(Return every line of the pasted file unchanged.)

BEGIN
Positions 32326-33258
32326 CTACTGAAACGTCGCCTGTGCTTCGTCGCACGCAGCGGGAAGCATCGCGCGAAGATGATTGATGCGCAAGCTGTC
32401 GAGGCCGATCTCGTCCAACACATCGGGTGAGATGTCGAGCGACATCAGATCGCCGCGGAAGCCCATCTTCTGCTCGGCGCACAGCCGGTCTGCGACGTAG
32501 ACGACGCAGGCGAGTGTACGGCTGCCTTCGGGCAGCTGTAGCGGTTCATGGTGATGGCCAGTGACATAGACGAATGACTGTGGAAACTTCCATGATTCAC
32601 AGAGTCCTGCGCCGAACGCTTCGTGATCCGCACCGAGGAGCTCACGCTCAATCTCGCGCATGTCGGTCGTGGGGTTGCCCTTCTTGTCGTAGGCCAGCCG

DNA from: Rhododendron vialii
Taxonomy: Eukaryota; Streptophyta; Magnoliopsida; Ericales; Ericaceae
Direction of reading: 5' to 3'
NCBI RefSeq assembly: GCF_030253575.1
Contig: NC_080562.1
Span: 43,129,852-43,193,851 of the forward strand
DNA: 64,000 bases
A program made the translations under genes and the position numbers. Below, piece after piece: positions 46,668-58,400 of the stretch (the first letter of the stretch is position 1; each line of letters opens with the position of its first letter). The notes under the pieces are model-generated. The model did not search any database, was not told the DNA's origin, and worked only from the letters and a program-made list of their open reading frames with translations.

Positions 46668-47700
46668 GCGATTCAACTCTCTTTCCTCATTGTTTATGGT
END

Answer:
Positions 32326-33258
32326 CTACTGAAACGTCGCCTGTGCTTCGTCGCACGCAGCGGGAAGCATCGCGCGAAGATGATTGATGCGCAAGCTGTC
32401 GAGGCCGATCTCGTCCAACACATCGGGTGAGATGTCGAGCGACATCAGATCGCCGCGGAAGCCCATCTTCTGCTCGGCGCACAGCCGGTCTGCGACGTAG
32501 ACGACGCAGGCGAGTGTACGGCTGCCTTCGGGCAGCTGTAGCGGTTCATGGTGATGGCCAGTGACATAGACGAATGACTGTGGAAACTTCCATGATTCAC
32601 AGAGTCCTGCGCCGAACGCTTCGTGATCCGCACCGAGGAGCTCACGCTCAATCTCGCGCATGTCGGTCGTGGGGTTGCCCTTCTTGTCGTAGGCCAGCCG

DNA from: Rhododendron vialii
Taxonomy: Eukaryota; Streptophyta; Magnoliopsida; Ericales; Ericaceae
Direction of reading: 5' to 3'
NCBI RefSeq assembly: GCF_030253575.1
Contig: NC_080562.1
Span: 43,129,852-43,193,851 of the forward strand
DNA: 64,000 bases
A program made the translations under genes and the position numbers. Below, piece after piece: positions 46,668-58,400 of the stretch (the first letter of the stretch is position 1; each line of letters opens with the position of its first letter). The notes under the pieces are model-generated. The model did not search any database, was not told the DNA's origin, and worked only from the letters and a program-made list of their open reading frames with translations.

Positions 46668-47700
46668 GCGATTCAACTCTCTTTCCTCATTGTTTATGGT